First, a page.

The Ghanerian Idol
The producers of West African Idol have lost the plot.
Firstly, this competition that was meant to be open to participants from all over West Africa took place in only two countries, Nigeria and Ghana.
Secondly, the auditions in Ghana had, at least for a part of the event, only two judges, Nana and Dede. Dan Foster was missing in action. How two judges agreed on who was to be taken to the next stage and who was not, was beyond myself and other viewers. Previously, it had been sufficient that two out of the three judges said “Yes”. What they did in the event of a deadlock between the two judges in Ghana wasn’t explained to us.
Furthermore, it became apparent that because the producers sought a wider representation of West African citizens for their ambitiously-named reality show, totally mediocre singers claiming to be from Liberia or some other unrepresented nation were allowed to go through to the next stage while stronger voices were dropped. I saw this happen.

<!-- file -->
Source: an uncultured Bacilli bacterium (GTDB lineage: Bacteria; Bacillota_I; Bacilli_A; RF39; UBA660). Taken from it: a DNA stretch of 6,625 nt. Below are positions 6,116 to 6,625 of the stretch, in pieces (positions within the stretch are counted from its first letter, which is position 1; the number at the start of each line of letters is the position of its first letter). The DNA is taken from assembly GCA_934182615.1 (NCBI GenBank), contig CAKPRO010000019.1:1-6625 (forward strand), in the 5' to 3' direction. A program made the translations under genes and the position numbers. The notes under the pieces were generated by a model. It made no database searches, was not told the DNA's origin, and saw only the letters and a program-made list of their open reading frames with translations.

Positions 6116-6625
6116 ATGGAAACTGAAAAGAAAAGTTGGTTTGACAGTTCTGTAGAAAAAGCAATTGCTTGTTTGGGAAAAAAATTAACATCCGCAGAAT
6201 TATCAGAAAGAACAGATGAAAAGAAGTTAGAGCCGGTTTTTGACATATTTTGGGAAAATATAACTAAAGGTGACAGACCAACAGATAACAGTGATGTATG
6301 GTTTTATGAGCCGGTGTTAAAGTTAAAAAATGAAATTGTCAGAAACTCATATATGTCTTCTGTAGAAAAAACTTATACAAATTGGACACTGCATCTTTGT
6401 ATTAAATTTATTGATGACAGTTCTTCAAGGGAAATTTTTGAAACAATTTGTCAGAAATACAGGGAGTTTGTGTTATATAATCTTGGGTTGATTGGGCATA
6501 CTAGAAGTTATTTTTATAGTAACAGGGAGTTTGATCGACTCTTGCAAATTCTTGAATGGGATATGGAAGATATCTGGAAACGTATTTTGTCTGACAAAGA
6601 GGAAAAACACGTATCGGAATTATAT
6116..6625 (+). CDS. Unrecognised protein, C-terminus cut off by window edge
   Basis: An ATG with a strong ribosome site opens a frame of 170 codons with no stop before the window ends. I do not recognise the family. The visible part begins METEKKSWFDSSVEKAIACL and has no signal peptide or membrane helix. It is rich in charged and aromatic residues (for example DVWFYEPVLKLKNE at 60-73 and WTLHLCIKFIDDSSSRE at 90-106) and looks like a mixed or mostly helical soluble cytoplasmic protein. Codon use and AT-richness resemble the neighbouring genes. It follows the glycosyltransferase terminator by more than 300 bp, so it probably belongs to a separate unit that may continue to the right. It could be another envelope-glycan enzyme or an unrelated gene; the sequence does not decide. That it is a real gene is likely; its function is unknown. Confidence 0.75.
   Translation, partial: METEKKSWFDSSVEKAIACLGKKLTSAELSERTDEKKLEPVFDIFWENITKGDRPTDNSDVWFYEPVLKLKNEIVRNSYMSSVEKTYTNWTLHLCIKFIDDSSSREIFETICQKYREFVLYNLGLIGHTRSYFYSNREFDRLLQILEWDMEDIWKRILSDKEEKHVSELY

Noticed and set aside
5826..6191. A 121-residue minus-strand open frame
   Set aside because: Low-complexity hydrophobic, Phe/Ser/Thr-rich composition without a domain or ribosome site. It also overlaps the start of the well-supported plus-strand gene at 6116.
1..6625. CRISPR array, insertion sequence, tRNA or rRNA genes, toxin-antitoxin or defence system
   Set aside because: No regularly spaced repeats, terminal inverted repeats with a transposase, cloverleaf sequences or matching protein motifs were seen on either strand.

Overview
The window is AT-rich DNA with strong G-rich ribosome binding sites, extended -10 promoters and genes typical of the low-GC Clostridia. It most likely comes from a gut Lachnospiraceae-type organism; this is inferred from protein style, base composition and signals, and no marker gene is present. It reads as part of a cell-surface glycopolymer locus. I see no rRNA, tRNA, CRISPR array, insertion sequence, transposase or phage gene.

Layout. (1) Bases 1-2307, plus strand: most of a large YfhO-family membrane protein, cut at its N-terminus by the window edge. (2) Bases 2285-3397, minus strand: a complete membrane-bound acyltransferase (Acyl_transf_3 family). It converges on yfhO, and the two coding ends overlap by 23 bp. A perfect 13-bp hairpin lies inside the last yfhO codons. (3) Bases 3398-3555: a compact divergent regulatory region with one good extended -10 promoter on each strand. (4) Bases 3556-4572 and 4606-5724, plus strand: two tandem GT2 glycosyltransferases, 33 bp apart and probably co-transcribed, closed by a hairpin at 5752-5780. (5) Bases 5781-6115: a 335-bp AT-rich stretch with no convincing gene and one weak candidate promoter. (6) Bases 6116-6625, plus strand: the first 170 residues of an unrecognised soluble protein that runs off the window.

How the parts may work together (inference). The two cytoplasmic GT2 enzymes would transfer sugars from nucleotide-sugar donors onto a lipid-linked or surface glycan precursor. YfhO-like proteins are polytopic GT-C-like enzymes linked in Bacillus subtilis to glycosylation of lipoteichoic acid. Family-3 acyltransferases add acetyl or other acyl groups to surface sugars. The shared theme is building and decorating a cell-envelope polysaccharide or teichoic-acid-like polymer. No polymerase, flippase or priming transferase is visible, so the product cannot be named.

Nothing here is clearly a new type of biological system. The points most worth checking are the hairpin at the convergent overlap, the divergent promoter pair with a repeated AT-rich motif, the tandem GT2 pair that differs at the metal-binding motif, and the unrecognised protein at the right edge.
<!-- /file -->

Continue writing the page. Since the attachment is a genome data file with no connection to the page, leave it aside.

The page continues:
So truthfully, this maiden edition should be tagged “The Ghanerian Idol”.
For those who rise to the defence of all that is African, no matter how shoddy the presentation is, it’s time to tell ourselves the truth. The producers of American Idol wouldn’t have dared film an episode with only two judges, but here, it went on, for some unfathomable reason. It would have taken nothing to have an auxiliary judge, or to just have waited for Foster’s eventual appearance.
There are 24 contestants left now but I’m tired of the lack of intelligence the producers seem to think runs amongst the programme’s viewers.